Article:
Cyril held various jobs, filling in for surgeons, but looking for something permanent. This was not possible in England, as younger "Surgical Registrars" just had better chances. He no longer fitted the pattern of the hierarchy in European hospitals.
In 1978, Michel Gneiting in Carmen, Paraguay, offered him a job at the local hospital. Both Cyril and Margot loved it and were happy there. Constantin Mercoucheff worked there too as a dentist and I think those years were good and pretty happy.
The time came when they looked for a place to settle down and build a house with the pension money amongst friends they had known for many years. Hans Jürg and Lucrecia, Guillermo and Joan, Constantin and Florinda, Erwin and Johanna were moving to Minguazu, near Ciudad del Este, where the land was cheap. It is in the corner of Brazil, Paraguay and Argentina. So Cyril and Margot decided to settle down there as well.
This is where they have lived ever since. The home was lovely, and also Jacob and Ute moved near to them and had two lovely children, Genesis and Michael, which gave both Cyril and Margot much joy. Cyril had been sick for a long time and was ready to go when he did, but it is so sad for those that have to stay behind.
|In closing, I would like to say
that what the Bruderhof has done to Cyril is absolutely unforgivable. The
deep pain they inflicted on this special person is so evil that there are
no words for it.
Cyril had a forgiving heart but the pain never left him. He visited the Bruderhof several times, once in an attempt to get Constantin and Anne Mercoucheff together again, but Woodcrest was unwilling. Heini did not want to hear about this.
Then Cyril and Margot brought Marei Braun, dying of cancer, to the Darvell Bruderhof in the late '80s and were received as friends but no excuse, no word about what had been done to their lives in the past, in which a colleague (Milton Zimmerman) played such a foul, unloving and unchristian game. Cyril was never visited in an aim to set the past right again.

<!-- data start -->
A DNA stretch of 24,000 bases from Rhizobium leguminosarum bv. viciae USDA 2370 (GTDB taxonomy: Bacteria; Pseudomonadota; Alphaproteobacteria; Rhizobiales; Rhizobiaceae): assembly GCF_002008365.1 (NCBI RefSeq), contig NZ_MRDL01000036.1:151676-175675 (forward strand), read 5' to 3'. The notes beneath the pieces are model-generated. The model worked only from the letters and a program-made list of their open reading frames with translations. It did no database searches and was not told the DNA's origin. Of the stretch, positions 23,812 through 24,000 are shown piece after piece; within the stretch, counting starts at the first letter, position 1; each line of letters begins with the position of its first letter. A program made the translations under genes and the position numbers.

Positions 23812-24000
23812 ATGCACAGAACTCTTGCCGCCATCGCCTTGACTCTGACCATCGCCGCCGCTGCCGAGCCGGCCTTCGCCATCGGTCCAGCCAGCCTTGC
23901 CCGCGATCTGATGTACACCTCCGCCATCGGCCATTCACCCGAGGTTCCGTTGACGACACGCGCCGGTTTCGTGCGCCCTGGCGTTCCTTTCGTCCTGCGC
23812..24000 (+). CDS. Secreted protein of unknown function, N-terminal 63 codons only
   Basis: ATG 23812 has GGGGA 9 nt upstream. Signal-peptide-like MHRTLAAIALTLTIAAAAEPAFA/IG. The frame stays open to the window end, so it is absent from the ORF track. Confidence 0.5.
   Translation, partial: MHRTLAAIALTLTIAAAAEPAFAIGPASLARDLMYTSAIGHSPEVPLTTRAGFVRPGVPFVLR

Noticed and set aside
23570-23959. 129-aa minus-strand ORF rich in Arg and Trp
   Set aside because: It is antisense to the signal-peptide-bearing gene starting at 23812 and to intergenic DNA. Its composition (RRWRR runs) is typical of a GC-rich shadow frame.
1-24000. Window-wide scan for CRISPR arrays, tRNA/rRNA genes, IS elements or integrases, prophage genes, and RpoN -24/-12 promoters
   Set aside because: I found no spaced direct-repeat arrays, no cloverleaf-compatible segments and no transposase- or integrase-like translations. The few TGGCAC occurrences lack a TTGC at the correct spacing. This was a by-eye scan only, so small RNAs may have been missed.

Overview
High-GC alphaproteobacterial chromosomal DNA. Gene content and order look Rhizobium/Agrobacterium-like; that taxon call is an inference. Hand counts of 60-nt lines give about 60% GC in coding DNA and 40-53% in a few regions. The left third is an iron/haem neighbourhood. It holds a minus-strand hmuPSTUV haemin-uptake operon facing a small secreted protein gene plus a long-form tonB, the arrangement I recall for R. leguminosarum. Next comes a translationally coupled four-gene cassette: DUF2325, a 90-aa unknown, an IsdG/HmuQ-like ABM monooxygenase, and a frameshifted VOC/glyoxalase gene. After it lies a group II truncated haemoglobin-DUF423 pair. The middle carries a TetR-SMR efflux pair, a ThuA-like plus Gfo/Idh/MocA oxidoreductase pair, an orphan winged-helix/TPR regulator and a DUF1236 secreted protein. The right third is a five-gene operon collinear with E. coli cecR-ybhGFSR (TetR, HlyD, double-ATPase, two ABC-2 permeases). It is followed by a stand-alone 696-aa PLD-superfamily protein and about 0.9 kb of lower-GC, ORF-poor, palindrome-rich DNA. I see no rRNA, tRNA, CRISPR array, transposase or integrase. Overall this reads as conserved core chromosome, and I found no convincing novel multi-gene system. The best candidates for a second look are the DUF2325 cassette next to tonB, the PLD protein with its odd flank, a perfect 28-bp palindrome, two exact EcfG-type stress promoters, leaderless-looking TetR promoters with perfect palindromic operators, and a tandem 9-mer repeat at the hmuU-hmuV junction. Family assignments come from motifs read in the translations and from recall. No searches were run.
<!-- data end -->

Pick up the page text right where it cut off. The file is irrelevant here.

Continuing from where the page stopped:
Many of us shall remember Cyril as a special, quiet, and loving man with great knowledge, loving heart and a listening ear, which is so important in life! We shall miss Cyril he was a true friend, brother and doctor to all of us!
Hilarion & Susie Braun, 1/29/01: Cyril was a man of compassion, dedication and passion. He had a presence hard to describe. When I was a child he seemed bigger than life to me. He called me "Sunshine," and whenever I was in Loma I would visit the hospital, mainly to see him and Maureen.
One April first, Maureen colored her skin brown, dressed like a Native, and presented herself as a patient. Cyril asked her all of the usual questions, not having a clue that it was Maureen. In the end, they both laughed like two naughty children.
One memorable event happened on a Sunday. I had worked on an electric grinder without goggles, and a piece of metal had burned itself into the cornea of my right eye. A sharp edge stuck out, cutting into my eyelid. After my attempts at removing the metal had failed, I ran to the hospital in agony. Cyril very gently removed the piece, and agreed to tell my mother to lessen her anger at my foolishness. To give him time, I went for a long walk with a patch over my eye. When I got home, my mother tersely commented how Cyril had found every excuse in the book on how this can happen to anyone, and that goggles are often so scratched up that one can hardly see.